Skip to content

Paycheck Protection Program Loan Borrowers Beware: SEC Turns Attention to Public Borrowers

Paycheck Protection Program Loan Borrowers Beware: SEC Turns Attention to Public Borrowers Background Decorative Image

Scrutiny into Paycheck Protection Program Loans Intensifies — Attracts SEC Attention

Public companies applying for Paycheck Protection Program (“PPP”) loan funds have been under increasing political and media scrutiny. Now, the U.S. Securities and Exchange Commission (“SEC”) has taken notice, too. Unlike past inquiries however, simply returning PPP funds may not be enough to avoid an SEC investigation.

Reportedly, the SEC has now launched investigations into multiple public companies that have borrowed PPP funds.1 The SEC is looking to verify whether public companies were indeed eligible to receive PPP loans, including whether companies were sufficiently harmed by the COVID-19 pandemic, and the SEC will be flyspecking certifications to determine if they contradict public disclosure statements concerning access to capital and liquidity, among other things. How aggressively the SEC will pursue such investigations remains an open question, though it has been reported that some public companies have already received subpoenas and requests for information.

Recent public statements from the SEC suggest that the PPP inquiries may be just one component of a broader effort to use COVID-19-related disclosures to spot prior inconsistencies in public filings. Earlier this month, Steven Peikin, co-director of the SEC’s Enforcement Division, announced that the SEC had established a Coronavirus Steering Committee soon after a national emergency was declared in March.2 He stated that the “Steering Committee has developed a systematic process to review public filings from issuers in highly-impacted industries, with a focus on identifying disclosures that appear to be significantly out of step with others in the same industry” and is “looking for disclosures, impairments, or valuations that may attempt to disguise previously undisclosed problems or weaknesses as coronavirus-related.”3

While the U.S. Department of Justice (“DOJ”) has already brought fraud charges against individuals who allegedly lied to obtain PPP loans,4 SEC enforcement actions against companies are very likely to follow. In addition, given the hundreds of billions of dollars in relief aid that has been made available, there should be a significant uptick in False Claims Act cases as well.5 Magnifying the potential risks for PPP borrowers is the confusing, and at times contradictory, guidance on PPP loans set out by the Small Business Administration (“SBA”) and the U.S. Department of Treasury, including last week’s addition of FAQ 46, which purports to create a safe harbor for loans totaling under $2 million within an affiliate family, while also recognizing that the SBA could still review such loans “as appropriate.”6 The SBA reinforced this point late last week in an interim final rule: “For a PPP loan of any size, SBA may undertake a review at any time in SBA’s discretion.”7

Why This Matters for You

PPP loan borrowers should prepare to handle after-the-fact scrutiny from the DOJ and the SEC, in addition to other agencies. It is now more essential than ever to document business decisions, including why your company needs PPP or other relief funds, and to ensure that your requests are fully consistent with public statements, especially statements that have been made since the onset of the pandemic. The SEC’s recent issuance of subpoenas and other requests for information to public companies that have accepted PPP funds makes clear that enforcement in this space is a priority for the government. Moving forward, you should carefully vet all public filings and requests for PPP, and do not hesitate to seek the advice of counsel when it comes to applying for funds and responding to any government inquiries on the subject.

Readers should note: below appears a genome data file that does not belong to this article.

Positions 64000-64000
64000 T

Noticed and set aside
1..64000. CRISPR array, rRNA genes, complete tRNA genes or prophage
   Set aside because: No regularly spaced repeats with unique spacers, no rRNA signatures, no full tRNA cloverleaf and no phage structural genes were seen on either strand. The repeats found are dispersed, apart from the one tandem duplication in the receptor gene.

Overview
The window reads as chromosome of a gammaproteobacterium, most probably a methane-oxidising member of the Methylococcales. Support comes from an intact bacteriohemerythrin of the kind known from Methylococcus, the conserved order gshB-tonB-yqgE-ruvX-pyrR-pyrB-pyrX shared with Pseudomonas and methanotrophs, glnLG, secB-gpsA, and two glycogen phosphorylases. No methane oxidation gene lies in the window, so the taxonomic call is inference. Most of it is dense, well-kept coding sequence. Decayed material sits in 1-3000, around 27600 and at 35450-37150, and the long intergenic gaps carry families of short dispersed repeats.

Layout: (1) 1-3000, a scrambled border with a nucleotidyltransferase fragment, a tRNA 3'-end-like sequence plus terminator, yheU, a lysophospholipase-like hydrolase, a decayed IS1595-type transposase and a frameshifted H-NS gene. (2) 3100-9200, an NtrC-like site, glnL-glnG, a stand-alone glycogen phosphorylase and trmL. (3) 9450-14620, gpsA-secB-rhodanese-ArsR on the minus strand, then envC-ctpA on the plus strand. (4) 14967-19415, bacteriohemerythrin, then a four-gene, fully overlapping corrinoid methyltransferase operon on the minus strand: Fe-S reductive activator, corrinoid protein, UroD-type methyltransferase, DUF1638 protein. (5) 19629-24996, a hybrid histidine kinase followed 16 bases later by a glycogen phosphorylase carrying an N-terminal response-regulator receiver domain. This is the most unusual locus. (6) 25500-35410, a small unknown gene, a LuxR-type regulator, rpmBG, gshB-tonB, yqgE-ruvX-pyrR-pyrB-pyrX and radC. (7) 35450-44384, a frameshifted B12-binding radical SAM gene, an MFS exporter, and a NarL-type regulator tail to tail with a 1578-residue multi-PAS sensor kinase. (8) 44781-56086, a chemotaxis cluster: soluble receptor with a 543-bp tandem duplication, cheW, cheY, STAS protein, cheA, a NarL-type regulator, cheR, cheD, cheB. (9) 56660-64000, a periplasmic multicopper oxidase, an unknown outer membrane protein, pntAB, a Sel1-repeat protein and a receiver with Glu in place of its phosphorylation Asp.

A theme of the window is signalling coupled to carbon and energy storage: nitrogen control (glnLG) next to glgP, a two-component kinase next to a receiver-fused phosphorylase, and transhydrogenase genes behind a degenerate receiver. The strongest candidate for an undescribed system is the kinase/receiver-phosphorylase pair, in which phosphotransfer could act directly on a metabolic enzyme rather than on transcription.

Please visit our Coronavirus: Preparation & Response series for additional resources we hope will be helpful.

1 See Melanie Waddell, SEC Launches PPP Loan Sweep of Public Companies, ThinkAdvisor (May 14, 2020),

2 See Steven Peikin, Co-Director, Div. of Enforcement, U.S. Sec. & Exch. Comm’n, Keynote Address at Securities Enforcement Forum West 2020 (May 12, 2020),

3 Id.

4 See e.g., Press Release, U.S. Dep’t of Justice, Texas Man Charged with $5 Million COVID-Relief Fraud (May 19, 2020),; Mitigating DOJ Enforcement Risk for Participants in COVID-19 Relief Programs, Vinson & Elkins Insight (June 2, 2020), available at

5 See Ephraim (Fry) Wernick, Branden Stein & Michael C. Hoosier, How COVID-19 Is Affecting the Enforcement of White Collar Crime, The V&E Report (Apr. 9. 2020), For an international outlook on the pandemic’s impact on criminal enforcement, see Ephraim (Fry) Wernick & Peter T. Thomas, How COVID-19 Is Affecting International Corruption and Financial Crime, The V&E Report (May 6, 2020),

6 See U.S. Dep’t of Treasury, Paycheck Protection Program Loans: Frequently Asked Questions (FAQs) (May 19, 2020),; see also Caroline Blitzer Phillips, Adrianne L. Goins, Robert Seber, Brittany A. Sakowitz, Daniel P. Graham & Brian L. Howard II, New Guidance on SBA Review of Certification of Necessity under Paycheck Protection Program, Vinson & Elkins (May 14, 2020),

7 U.S. Small Bus. Admin., Interim Final Rule: Business Loan Program Temporary Changes; Paycheck Protection Program – SBA Loan Review Procedures and Related Borrower and Lender Responsibilities (May 22, 2020), (emphasis added).

This information is provided by Vinson & Elkins LLP for educational and informational purposes only and is not intended, nor should it be construed, as legal advice.